There is No Objectivity (in the way you think there is).

Objective: based on facts rather than feelings or opinions: not influenced by feelings.

(http://www.merriam-webster.com/dictionary/objective)

 

Subjective: based on feelings or opinions rather than facts.

(http://www.merriam-webster.com/dictionary/subjective)

 

Unless you’ve been living under a rock or just don’t bother reading the words of other people online, you may have noticed the words subjective and objective thrown around in a debate here or there. Usually seeing something along the lines of, “You need to be more objective,” or, “Your opinion is subjective, therefore, invalid.” Do people have dictionaries anymore? Usually, these are “arguments” leveled at views (usually left views) that people don’t like. This is a blatant misuse of the words and a poor excuse for an argument.

 

Objectivity is factual; it is indisputable, truth. Objectivity is saying: Force=Mass x Acceleration, the earth is spherical, there are x number of people currently here, that is a dog. Things not based on facts, such as perception, human feeling, opinion, ideology, philosophy, or any kind of debatable topic are subjective. So, no, just because that person doesn’t like Smash Bros., but a lot of people (including you) like it, doesn’t make that person wrong, or necessarily right. Pointing out that their point is subjective doesn’t automatically make you correct either.

 

In addition to being used against critics and debaters, these arguments have also been used against journalists. The big call for objectivity in journalism is futile though. Journalists are people like you and me, and they have their own political views, beliefs, and opinions. People have biases and are influenced by their upbringing and the world around them. Deliberately obscuring facts and not presenting the truth is a problem, but taking facts and involving one’s opinions in the article is not inherently bad. The same principles apply to articles that are all opinion. Just because it is opinion does not invalidate it or mean that it is irrelevant. It also doesn’t mean it is wrong either, as it is an opinion. Opinions exist in a limbo between right and wrong. It is crucial, though, that journalists are transparent about their stances and biases, rather than concealing them, and possibly obscuring the facts. The notion that journalists are supposed to show an unbiased and correct view on a subject is illogical. Also, if you’re worried about bias in the journalism you read, you shouldn’t be unless it presents information in an obscured manner or is a paid opinion. You shouldn’t have any cause for concern if you can properly separate fact from opinion. You should be able to do this when analyzing any article.

 

When debating, t is hollow to point out a person’s argument is not objective. Criticizing a person’s views for not being objective is like criticizing water for not being gasoline. Despite how big of a consensus it gets or how many people agree with it, philosophy, opinion, ideology, and politics are not based on absolute truths. These things are based on personality, character, biases, preconceived notions, influences, and millions of other factors. You can argue that a person’s argument or view is too unreasonable, over-generalizing, not very critical, hyperbole, their observations aren’t astute, or they misinterpret or used facts incorrectly. But you can’t say that it is not right because it is not objective. That is a subjective opinion and by that logic you would then be incorrect. Just because it is subjective doesn’t make it invalid or not applicable. Your argument can be supported by sound logic, reasoning, and factual evidence. It’s a view… It’s subjective. Having facts doesn’t even make you automatically correct. Facts just make statements of what is, they have no control over how they are perceived and used. It ties back into sound logic and reasoning. It’s about how you use those facts.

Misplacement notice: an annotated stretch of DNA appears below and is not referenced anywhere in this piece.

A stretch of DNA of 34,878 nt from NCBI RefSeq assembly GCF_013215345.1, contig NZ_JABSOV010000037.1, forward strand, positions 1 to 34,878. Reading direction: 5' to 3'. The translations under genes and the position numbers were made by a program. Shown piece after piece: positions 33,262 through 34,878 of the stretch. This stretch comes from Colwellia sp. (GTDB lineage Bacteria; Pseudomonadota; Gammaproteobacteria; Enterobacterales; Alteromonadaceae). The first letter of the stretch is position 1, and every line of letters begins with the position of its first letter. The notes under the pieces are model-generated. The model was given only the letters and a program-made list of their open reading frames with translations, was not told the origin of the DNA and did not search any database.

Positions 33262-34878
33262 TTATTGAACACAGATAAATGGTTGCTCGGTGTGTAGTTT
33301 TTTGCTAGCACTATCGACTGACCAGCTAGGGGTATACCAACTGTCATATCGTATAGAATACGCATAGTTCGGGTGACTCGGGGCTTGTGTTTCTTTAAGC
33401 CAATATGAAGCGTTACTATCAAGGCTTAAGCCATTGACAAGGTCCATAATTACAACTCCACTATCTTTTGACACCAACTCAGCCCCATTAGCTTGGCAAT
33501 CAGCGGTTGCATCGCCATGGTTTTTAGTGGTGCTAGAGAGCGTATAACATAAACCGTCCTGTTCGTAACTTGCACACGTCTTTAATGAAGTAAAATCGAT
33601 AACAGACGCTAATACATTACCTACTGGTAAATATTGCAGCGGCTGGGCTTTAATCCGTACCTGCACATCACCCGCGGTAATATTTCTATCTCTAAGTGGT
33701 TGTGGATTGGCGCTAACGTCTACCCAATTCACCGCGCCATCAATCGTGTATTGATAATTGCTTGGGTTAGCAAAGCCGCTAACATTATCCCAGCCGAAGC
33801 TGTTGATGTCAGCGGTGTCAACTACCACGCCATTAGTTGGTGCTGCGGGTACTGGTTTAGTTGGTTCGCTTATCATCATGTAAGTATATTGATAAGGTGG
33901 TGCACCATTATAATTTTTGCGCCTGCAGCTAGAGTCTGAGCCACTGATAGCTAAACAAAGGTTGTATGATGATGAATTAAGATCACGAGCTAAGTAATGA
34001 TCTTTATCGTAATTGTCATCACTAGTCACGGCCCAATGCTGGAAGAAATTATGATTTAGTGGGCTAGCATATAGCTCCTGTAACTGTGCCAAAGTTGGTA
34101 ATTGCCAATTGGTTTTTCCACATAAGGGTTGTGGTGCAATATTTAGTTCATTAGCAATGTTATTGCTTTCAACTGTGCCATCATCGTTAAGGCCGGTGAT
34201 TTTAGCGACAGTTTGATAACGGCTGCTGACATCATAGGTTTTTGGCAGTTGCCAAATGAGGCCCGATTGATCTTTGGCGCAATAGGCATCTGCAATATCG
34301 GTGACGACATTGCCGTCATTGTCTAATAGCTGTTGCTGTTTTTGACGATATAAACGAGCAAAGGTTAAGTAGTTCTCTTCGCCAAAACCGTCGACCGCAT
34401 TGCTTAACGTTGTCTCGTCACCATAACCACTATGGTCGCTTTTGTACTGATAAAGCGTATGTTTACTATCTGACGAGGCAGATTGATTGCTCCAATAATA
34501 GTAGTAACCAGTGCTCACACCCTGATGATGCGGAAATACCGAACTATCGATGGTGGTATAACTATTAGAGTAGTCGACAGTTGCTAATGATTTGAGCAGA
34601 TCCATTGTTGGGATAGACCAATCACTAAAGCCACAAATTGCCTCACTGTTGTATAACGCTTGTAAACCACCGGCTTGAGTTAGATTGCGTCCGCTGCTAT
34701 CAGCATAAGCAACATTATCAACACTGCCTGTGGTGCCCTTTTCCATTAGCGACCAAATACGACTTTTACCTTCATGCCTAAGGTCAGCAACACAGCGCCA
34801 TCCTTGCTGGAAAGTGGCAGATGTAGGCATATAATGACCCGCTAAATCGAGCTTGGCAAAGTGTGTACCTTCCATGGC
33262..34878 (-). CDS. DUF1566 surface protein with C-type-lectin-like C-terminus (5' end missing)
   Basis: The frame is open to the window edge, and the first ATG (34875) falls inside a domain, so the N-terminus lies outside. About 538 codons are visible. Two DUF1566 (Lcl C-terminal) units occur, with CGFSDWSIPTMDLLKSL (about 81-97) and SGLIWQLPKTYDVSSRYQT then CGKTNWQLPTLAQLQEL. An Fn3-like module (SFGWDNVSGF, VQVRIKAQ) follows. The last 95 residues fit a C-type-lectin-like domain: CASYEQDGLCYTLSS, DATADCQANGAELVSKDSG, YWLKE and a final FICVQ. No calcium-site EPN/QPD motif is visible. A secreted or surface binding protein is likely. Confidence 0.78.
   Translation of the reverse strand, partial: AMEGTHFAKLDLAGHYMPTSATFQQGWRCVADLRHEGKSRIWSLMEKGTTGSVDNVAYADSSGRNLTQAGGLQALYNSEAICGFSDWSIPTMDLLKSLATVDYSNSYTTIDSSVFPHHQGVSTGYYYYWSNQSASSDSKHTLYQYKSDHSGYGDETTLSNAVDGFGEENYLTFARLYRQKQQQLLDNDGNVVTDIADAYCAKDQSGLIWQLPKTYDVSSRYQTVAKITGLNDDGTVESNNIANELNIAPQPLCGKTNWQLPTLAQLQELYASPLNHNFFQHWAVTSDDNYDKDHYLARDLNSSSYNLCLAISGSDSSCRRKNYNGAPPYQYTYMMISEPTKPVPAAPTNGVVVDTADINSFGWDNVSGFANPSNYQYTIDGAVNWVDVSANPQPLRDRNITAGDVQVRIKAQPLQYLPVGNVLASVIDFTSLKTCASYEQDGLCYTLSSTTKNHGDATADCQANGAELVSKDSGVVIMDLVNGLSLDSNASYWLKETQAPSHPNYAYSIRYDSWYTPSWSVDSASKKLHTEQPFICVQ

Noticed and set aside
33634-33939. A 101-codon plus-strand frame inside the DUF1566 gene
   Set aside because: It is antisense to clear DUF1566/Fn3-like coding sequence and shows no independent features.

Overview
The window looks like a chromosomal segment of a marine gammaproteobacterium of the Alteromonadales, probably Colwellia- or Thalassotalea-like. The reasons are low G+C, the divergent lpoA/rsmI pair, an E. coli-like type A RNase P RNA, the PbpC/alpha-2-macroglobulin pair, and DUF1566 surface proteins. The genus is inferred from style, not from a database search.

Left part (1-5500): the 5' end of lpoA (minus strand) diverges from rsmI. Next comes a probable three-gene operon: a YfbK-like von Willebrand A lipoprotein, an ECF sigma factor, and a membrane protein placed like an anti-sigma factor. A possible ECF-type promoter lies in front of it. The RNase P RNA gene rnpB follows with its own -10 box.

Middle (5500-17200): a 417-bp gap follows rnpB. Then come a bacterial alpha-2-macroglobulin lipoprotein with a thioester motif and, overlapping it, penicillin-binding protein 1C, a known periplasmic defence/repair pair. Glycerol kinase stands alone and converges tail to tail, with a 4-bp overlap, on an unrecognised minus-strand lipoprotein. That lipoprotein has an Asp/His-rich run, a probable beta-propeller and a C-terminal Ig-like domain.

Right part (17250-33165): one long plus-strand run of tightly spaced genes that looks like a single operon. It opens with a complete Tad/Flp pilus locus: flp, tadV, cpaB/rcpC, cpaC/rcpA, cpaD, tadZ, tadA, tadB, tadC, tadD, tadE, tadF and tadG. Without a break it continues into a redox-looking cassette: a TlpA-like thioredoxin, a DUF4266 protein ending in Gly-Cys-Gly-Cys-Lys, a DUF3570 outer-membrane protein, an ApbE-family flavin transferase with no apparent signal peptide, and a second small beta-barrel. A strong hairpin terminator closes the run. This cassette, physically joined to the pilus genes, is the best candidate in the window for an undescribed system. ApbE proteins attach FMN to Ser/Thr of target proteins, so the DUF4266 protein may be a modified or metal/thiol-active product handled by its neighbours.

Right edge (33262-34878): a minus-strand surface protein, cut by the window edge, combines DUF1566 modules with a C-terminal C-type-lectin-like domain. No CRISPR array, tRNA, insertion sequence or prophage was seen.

Finally, there has been a large call for objectivity in art; of all places. Art is an expression of people’s imagination. Imaginations that are influenced by their experiences, world, perspectives, views, and opinions. So it’s safe to assume that these people have biases, and those biases and views will make it into the work. All works, no matter how big or small, make some sort of statement or have some grand point/message/meaning; be it philosophical, ideological, or even political. All art has some sort of agenda. Does Fallout not have an anti-nuclear message by the nature of its world and gameplay? Does FullMetal Alchemist not make statements about the dangers of unrestricted scientific endeavors after showing the effects it has on Ed, Al, and the people of Ishval? Does Bioshock not make a scathing critique of Ayn Rand’s objectivism philosophy by pointing out its discrepancies through the fall of Rapture?

To bring up recent gaming community history, and socially progressive views, I see where they’re coming from. Video games are means of joy and entertainment and people don’t want politics in their face. Except, this concern is useless, not just because of the reasons mentioned earlier. Political messages in stories, like the ones mentioned previously, are subtle, and don’t blast lectures in your face. Political messages and having them in your work are not inherently bad. If these views did make an impact on the industry and changed future games, then they wouldn’t actually change the games themselves too much, or really be in your face about it. Yes, you may notice them but they wouldn’t have any large-scale changes on the game. As I mentioned before all works have some sort of political message, but no one ever says those works are “forcing their agenda.” Which leads me to believe that the fierce resistance comes from the nature of the agenda, not purely because it is an agenda.

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